Wednesday night was the final curtain for several teams with playoff hopes. The Yankees lost to Tampa Bay 8-3 and, when coupled with the Indians’ win over Chicago, were eliminated from post season play for only the second time in nineteen years. This also signaled the end of the Mariano Rivera era and his significant contribution to success over his career. Kansas City lost and its hopes ended as well. We will see more of this fine, young team next year. Both Pittsburgh and Cincinnati lost, setting the stage for the three games they play each other in Cincinnati this weekend. Pittsburgh has a one game lead over Cincinnati, so, if Cincinnati wins the series, it has home field advantage based on the record between the two teams this season where they are tied 8-8 at this time. Regardless, these two teams will play for the wild card on October 1.
In the American League, Texas remains one game behind Cleveland for the second wild card slot. Tampa Bay leads Cleveland by one as well. An interesting note here is that the inter-league, unbalanced schedule means that Texas has played seventy-eight games against +.500 teams and the Rays have played 100+.500 teams. A large part of the difference is that Texas is 17-2 against Houston. That is reality. Cleveland plays at Minnesota and the Twins play well at home and have played well there against Cleveland, Texas plays at home against the Angels who need two wins to finish at .500, a significant achievement for them, and Tampa Bay plays at Toronto. What this means is that these three teams will play intensely to finish and win. Just think that if Toronto sweeps Tampa Bay, the Rangers win two of three with the Angels and Cleveland loses two of three in Minnesota, all teams will be at 89-72, a three team tie. This is highly unlikely, but it is baseball, so is possible. We will worry about that on Sunday.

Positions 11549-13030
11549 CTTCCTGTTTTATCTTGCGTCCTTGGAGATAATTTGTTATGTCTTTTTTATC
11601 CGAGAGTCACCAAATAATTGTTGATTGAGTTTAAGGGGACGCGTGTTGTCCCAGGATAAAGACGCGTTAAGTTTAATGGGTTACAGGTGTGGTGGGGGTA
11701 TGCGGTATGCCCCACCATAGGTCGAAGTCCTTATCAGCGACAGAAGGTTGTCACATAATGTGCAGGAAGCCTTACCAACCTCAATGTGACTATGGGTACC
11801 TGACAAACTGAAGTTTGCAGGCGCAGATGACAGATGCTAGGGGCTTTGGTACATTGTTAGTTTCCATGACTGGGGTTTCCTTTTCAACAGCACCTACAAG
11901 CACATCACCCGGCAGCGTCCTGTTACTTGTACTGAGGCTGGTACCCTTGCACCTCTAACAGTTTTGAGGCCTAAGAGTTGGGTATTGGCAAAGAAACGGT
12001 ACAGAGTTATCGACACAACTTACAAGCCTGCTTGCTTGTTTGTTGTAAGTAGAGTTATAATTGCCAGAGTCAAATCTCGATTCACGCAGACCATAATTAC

The wild card games will be played October 1 for the NL and October 2 for the AL. The games will be played, if I am to hazard a guess, in Cincinnati and Tampa Bay. We’ll see.